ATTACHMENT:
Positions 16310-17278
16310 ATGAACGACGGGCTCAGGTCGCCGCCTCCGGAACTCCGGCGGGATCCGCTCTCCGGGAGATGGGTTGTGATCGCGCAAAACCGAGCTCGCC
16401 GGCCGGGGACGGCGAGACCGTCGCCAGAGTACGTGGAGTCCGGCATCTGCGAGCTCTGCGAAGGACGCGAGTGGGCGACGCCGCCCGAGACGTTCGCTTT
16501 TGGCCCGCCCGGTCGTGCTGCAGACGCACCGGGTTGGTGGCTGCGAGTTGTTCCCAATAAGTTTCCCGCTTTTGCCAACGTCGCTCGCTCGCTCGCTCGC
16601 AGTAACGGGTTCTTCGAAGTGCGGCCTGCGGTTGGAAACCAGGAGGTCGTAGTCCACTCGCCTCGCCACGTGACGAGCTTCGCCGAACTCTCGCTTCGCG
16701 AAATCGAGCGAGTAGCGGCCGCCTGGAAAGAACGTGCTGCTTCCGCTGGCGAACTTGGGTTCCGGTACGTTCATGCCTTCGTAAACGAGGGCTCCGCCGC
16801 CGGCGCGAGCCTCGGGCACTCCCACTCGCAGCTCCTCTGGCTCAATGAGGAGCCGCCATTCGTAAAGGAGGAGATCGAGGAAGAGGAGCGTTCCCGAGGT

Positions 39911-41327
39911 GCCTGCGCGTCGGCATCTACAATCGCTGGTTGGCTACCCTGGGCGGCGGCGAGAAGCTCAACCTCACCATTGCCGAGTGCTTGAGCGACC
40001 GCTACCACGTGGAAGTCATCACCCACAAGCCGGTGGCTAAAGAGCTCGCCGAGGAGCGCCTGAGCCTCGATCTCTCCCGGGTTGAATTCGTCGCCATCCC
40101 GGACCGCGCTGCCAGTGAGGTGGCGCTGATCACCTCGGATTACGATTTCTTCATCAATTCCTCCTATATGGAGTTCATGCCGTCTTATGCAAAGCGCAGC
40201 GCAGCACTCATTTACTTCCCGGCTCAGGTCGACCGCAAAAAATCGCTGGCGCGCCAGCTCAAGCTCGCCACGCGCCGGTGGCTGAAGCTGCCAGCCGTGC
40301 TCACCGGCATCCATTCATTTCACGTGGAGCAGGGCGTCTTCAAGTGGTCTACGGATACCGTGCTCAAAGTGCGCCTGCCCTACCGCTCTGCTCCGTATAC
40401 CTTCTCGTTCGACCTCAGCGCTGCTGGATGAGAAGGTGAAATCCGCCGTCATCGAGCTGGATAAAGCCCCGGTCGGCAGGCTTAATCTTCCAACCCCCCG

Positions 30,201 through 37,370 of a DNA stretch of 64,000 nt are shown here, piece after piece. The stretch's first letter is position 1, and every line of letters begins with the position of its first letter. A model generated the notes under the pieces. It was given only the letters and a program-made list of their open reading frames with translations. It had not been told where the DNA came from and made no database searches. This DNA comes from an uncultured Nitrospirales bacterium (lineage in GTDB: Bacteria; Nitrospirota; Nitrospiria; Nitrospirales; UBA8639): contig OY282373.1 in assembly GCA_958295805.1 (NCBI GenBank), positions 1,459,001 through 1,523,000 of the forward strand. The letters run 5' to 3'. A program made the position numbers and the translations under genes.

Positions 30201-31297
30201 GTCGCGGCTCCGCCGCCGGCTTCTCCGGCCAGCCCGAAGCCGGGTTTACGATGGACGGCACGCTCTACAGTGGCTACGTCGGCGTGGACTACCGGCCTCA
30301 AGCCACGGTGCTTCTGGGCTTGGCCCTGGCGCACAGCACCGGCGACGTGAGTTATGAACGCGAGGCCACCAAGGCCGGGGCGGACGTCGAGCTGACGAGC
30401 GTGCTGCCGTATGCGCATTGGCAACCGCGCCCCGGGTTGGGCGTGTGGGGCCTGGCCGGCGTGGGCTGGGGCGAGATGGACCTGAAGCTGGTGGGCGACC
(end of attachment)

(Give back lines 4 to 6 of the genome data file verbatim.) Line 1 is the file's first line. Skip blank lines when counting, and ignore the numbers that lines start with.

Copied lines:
16501 TGGCCCGCCCGGTCGTGCTGCAGACGCACCGGGTTGGTGGCTGCGAGTTGTTCCCAATAAGTTTCCCGCTTTTGCCAACGTCGCTCGCTCGCTCGCTCGC
16601 AGTAACGGGTTCTTCGAAGTGCGGCCTGCGGTTGGAAACCAGGAGGTCGTAGTCCACTCGCCTCGCCACGTGACGAGCTTCGCCGAACTCTCGCTTCGCG
16701 AAATCGAGCGAGTAGCGGCCGCCTGGAAAGAACGTGCTGCTTCCGCTGGCGAACTTGGGTTCCGGTACGTTCATGCCTTCGTAAACGAGGGCTCCGCCGC